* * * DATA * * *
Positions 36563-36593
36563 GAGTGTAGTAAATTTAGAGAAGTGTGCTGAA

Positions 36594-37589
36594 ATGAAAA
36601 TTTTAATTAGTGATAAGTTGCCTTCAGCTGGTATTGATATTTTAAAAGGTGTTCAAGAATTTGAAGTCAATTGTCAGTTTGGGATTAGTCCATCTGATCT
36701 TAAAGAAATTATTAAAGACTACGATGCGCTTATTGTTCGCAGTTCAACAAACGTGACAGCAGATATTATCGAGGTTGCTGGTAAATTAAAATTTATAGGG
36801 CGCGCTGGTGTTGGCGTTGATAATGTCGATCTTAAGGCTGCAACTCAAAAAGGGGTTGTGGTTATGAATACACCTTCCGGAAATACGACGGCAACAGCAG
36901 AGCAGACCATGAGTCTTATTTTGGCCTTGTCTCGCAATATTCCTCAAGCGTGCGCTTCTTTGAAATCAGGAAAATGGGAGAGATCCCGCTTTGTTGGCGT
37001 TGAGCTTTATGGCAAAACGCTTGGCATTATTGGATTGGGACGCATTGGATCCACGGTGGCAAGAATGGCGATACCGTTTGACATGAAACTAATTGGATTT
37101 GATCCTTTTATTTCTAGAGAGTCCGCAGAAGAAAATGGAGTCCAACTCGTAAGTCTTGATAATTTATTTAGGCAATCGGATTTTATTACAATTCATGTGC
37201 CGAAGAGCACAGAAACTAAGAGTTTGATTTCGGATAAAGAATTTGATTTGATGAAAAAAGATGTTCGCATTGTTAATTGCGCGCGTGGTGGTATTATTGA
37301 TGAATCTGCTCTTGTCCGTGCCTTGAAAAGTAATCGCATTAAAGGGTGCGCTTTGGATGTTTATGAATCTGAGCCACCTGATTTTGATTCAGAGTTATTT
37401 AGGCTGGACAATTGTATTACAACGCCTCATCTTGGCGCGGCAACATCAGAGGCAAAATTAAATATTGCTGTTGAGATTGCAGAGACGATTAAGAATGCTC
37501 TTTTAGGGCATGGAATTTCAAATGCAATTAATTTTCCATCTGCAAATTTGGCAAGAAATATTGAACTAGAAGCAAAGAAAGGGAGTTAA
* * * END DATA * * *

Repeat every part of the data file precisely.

Positions 36563-36593
36563 GAGTGTAGTAAATTTAGAGAAGTGTGCTGAA

Positions 36594-37589
36594 ATGAAAA
36601 TTTTAATTAGTGATAAGTTGCCTTCAGCTGGTATTGATATTTTAAAAGGTGTTCAAGAATTTGAAGTCAATTGTCAGTTTGGGATTAGTCCATCTGATCT
36701 TAAAGAAATTATTAAAGACTACGATGCGCTTATTGTTCGCAGTTCAACAAACGTGACAGCAGATATTATCGAGGTTGCTGGTAAATTAAAATTTATAGGG
36801 CGCGCTGGTGTTGGCGTTGATAATGTCGATCTTAAGGCTGCAACTCAAAAAGGGGTTGTGGTTATGAATACACCTTCCGGAAATACGACGGCAACAGCAG
36901 AGCAGACCATGAGTCTTATTTTGGCCTTGTCTCGCAATATTCCTCAAGCGTGCGCTTCTTTGAAATCAGGAAAATGGGAGAGATCCCGCTTTGTTGGCGT
37001 TGAGCTTTATGGCAAAACGCTTGGCATTATTGGATTGGGACGCATTGGATCCACGGTGGCAAGAATGGCGATACCGTTTGACATGAAACTAATTGGATTT
37101 GATCCTTTTATTTCTAGAGAGTCCGCAGAAGAAAATGGAGTCCAACTCGTAAGTCTTGATAATTTATTTAGGCAATCGGATTTTATTACAATTCATGTGC
37201 CGAAGAGCACAGAAACTAAGAGTTTGATTTCGGATAAAGAATTTGATTTGATGAAAAAAGATGTTCGCATTGTTAATTGCGCGCGTGGTGGTATTATTGA
37301 TGAATCTGCTCTTGTCCGTGCCTTGAAAAGTAATCGCATTAAAGGGTGCGCTTTGGATGTTTATGAATCTGAGCCACCTGATTTTGATTCAGAGTTATTT
37401 AGGCTGGACAATTGTATTACAACGCCTCATCTTGGCGCGGCAACATCAGAGGCAAAATTAAATATTGCTGTTGAGATTGCAGAGACGATTAAGAATGCTC
37501 TTTTAGGGCATGGAATTTCAAATGCAATTAATTTTCCATCTGCAAATTTGGCAAGAAATATTGAACTAGAAGCAAAGAAAGGGAGTTAA